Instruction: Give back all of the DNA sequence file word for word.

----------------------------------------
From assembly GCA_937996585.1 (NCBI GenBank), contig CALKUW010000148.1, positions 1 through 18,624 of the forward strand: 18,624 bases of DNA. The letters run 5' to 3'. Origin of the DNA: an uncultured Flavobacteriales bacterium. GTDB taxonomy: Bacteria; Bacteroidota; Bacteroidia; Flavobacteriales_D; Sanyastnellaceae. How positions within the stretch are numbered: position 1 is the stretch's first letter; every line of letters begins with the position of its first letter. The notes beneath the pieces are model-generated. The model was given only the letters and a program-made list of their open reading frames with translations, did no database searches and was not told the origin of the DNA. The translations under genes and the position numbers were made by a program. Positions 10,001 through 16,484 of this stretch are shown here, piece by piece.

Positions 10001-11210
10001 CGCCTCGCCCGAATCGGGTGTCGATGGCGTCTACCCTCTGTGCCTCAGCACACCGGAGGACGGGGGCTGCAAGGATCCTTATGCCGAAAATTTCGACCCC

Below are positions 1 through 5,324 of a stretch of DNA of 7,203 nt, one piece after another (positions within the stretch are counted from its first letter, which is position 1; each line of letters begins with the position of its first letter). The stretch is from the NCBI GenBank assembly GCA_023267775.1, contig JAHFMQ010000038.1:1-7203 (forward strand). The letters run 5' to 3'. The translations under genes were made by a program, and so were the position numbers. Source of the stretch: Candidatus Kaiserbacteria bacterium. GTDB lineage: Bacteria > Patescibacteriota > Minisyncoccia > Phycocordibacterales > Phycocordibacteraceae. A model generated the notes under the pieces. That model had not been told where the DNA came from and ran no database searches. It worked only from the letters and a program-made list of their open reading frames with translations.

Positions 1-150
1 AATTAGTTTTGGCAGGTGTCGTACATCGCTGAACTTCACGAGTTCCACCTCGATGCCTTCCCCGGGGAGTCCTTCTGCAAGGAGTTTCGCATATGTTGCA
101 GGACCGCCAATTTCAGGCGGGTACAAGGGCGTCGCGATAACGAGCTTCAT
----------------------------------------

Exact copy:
From assembly GCA_937996585.1 (NCBI GenBank), contig CALKUW010000148.1, positions 1 through 18,624 of the forward strand: 18,624 bases of DNA. The letters run 5' to 3'. Origin of the DNA: an uncultured Flavobacteriales bacterium. GTDB taxonomy: Bacteria; Bacteroidota; Bacteroidia; Flavobacteriales_D; Sanyastnellaceae. How positions within the stretch are numbered: position 1 is the stretch's first letter; every line of letters begins with the position of its first letter. The notes beneath the pieces are model-generated. The model was given only the letters and a program-made list of their open reading frames with translations, did no database searches and was not told the origin of the DNA. The translations under genes and the position numbers were made by a program. Positions 10,001 through 16,484 of this stretch are shown here, piece by piece.

Positions 10001-11210
10001 CGCCTCGCCCGAATCGGGTGTCGATGGCGTCTACCCTCTGTGCCTCAGCACACCGGAGGACGGGGGCTGCAAGGATCCTTATGCCGAAAATTTCGACCCC

Below are positions 1 through 5,324 of a stretch of DNA of 7,203 nt, one piece after another (positions within the stretch are counted from its first letter, which is position 1; each line of letters begins with the position of its first letter). The stretch is from the NCBI GenBank assembly GCA_023267775.1, contig JAHFMQ010000038.1:1-7203 (forward strand). The letters run 5' to 3'. The translations under genes were made by a program, and so were the position numbers. Source of the stretch: Candidatus Kaiserbacteria bacterium. GTDB lineage: Bacteria > Patescibacteriota > Minisyncoccia > Phycocordibacterales > Phycocordibacteraceae. A model generated the notes under the pieces. That model had not been told where the DNA came from and ran no database searches. It worked only from the letters and a program-made list of their open reading frames with translations.

Positions 1-150
1 AATTAGTTTTGGCAGGTGTCGTACATCGCTGAACTTCACGAGTTCCACCTCGATGCCTTCCCCGGGGAGTCCTTCTGCAAGGAGTTTCGCATATGTTGCA
101 GGACCGCCAATTTCAGGCGGGTACAAGGGCGTCGCGATAACGAGCTTCAT